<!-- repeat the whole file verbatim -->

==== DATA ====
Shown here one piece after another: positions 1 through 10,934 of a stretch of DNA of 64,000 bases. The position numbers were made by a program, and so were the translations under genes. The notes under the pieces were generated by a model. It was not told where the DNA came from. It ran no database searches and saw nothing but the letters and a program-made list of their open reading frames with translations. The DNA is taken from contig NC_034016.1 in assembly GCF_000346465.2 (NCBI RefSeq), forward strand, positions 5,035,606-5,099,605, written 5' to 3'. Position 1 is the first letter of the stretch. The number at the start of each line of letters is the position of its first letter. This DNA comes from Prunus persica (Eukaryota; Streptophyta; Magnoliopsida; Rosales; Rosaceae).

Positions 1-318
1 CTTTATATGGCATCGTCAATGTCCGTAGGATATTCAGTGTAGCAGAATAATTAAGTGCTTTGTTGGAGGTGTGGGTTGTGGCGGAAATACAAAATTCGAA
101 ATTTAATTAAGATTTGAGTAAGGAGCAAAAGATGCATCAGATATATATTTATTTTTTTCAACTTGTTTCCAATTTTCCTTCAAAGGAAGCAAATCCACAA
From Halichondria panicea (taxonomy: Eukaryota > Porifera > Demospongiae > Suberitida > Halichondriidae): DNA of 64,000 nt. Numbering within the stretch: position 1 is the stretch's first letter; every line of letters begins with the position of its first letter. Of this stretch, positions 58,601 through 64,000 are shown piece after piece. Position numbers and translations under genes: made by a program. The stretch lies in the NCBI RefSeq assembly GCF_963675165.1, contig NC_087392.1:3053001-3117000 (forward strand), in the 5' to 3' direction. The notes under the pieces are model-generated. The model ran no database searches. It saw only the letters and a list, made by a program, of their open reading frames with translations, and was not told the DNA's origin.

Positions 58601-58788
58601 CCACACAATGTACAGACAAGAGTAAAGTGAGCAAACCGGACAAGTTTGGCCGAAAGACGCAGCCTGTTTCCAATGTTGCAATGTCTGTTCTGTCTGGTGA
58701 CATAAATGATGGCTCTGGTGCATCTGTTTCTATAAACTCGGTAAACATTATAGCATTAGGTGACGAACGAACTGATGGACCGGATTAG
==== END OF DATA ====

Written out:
Shown here one piece after another: positions 1 through 10,934 of a stretch of DNA of 64,000 bases. The position numbers were made by a program, and so were the translations under genes. The notes under the pieces were generated by a model. It was not told where the DNA came from. It ran no database searches and saw nothing but the letters and a program-made list of their open reading frames with translations. The DNA is taken from contig NC_034016.1 in assembly GCF_000346465.2 (NCBI RefSeq), forward strand, positions 5,035,606-5,099,605, written 5' to 3'. Position 1 is the first letter of the stretch. The number at the start of each line of letters is the position of its first letter. This DNA comes from Prunus persica (Eukaryota; Streptophyta; Magnoliopsida; Rosales; Rosaceae).

Positions 1-318
1 CTTTATATGGCATCGTCAATGTCCGTAGGATATTCAGTGTAGCAGAATAATTAAGTGCTTTGTTGGAGGTGTGGGTTGTGGCGGAAATACAAAATTCGAA
101 ATTTAATTAAGATTTGAGTAAGGAGCAAAAGATGCATCAGATATATATTTATTTTTTTCAACTTGTTTCCAATTTTCCTTCAAAGGAAGCAAATCCACAA
From Halichondria panicea (taxonomy: Eukaryota > Porifera > Demospongiae > Suberitida > Halichondriidae): DNA of 64,000 nt. Numbering within the stretch: position 1 is the stretch's first letter; every line of letters begins with the position of its first letter. Of this stretch, positions 58,601 through 64,000 are shown piece after piece. Position numbers and translations under genes: made by a program. The stretch lies in the NCBI RefSeq assembly GCF_963675165.1, contig NC_087392.1:3053001-3117000 (forward strand), in the 5' to 3' direction. The notes under the pieces are model-generated. The model ran no database searches. It saw only the letters and a list, made by a program, of their open reading frames with translations, and was not told the DNA's origin.

Positions 58601-58788
58601 CCACACAATGTACAGACAAGAGTAAAGTGAGCAAACCGGACAAGTTTGGCCGAAAGACGCAGCCTGTTTCCAATGTTGCAATGTCTGTTCTGTCTGGTGA
58701 CATAAATGATGGCTCTGGTGCATCTGTTTCTATAAACTCGGTAAACATTATAGCATTAGGTGACGAACGAACTGATGGACCGGATTAG